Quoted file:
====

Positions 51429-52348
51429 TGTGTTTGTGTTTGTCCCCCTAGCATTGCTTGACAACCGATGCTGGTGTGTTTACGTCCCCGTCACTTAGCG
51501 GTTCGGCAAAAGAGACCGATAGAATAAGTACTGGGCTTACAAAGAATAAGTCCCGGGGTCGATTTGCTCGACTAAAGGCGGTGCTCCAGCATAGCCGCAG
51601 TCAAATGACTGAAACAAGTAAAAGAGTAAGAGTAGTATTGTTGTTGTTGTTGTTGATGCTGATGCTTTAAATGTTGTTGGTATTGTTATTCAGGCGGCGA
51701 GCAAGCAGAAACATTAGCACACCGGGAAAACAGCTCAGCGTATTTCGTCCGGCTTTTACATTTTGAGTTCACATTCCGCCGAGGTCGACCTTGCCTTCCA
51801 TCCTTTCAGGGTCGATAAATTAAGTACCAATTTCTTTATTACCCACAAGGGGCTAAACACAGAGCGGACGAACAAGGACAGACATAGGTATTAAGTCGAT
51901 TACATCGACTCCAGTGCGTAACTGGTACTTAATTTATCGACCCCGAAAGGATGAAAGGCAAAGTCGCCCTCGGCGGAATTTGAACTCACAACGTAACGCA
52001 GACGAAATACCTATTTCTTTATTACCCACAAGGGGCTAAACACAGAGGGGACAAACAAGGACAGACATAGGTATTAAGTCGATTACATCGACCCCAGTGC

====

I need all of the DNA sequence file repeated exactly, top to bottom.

Positions 51429-52348
51429 TGTGTTTGTGTTTGTCCCCCTAGCATTGCTTGACAACCGATGCTGGTGTGTTTACGTCCCCGTCACTTAGCG
51501 GTTCGGCAAAAGAGACCGATAGAATAAGTACTGGGCTTACAAAGAATAAGTCCCGGGGTCGATTTGCTCGACTAAAGGCGGTGCTCCAGCATAGCCGCAG
51601 TCAAATGACTGAAACAAGTAAAAGAGTAAGAGTAGTATTGTTGTTGTTGTTGTTGATGCTGATGCTTTAAATGTTGTTGGTATTGTTATTCAGGCGGCGA
51701 GCAAGCAGAAACATTAGCACACCGGGAAAACAGCTCAGCGTATTTCGTCCGGCTTTTACATTTTGAGTTCACATTCCGCCGAGGTCGACCTTGCCTTCCA
51801 TCCTTTCAGGGTCGATAAATTAAGTACCAATTTCTTTATTACCCACAAGGGGCTAAACACAGAGCGGACGAACAAGGACAGACATAGGTATTAAGTCGAT
51901 TACATCGACTCCAGTGCGTAACTGGTACTTAATTTATCGACCCCGAAAGGATGAAAGGCAAAGTCGCCCTCGGCGGAATTTGAACTCACAACGTAACGCA
52001 GACGAAATACCTATTTCTTTATTACCCACAAGGGGCTAAACACAGAGGGGACAAACAAGGACAGACATAGGTATTAAGTCGATTACATCGACCCCAGTGC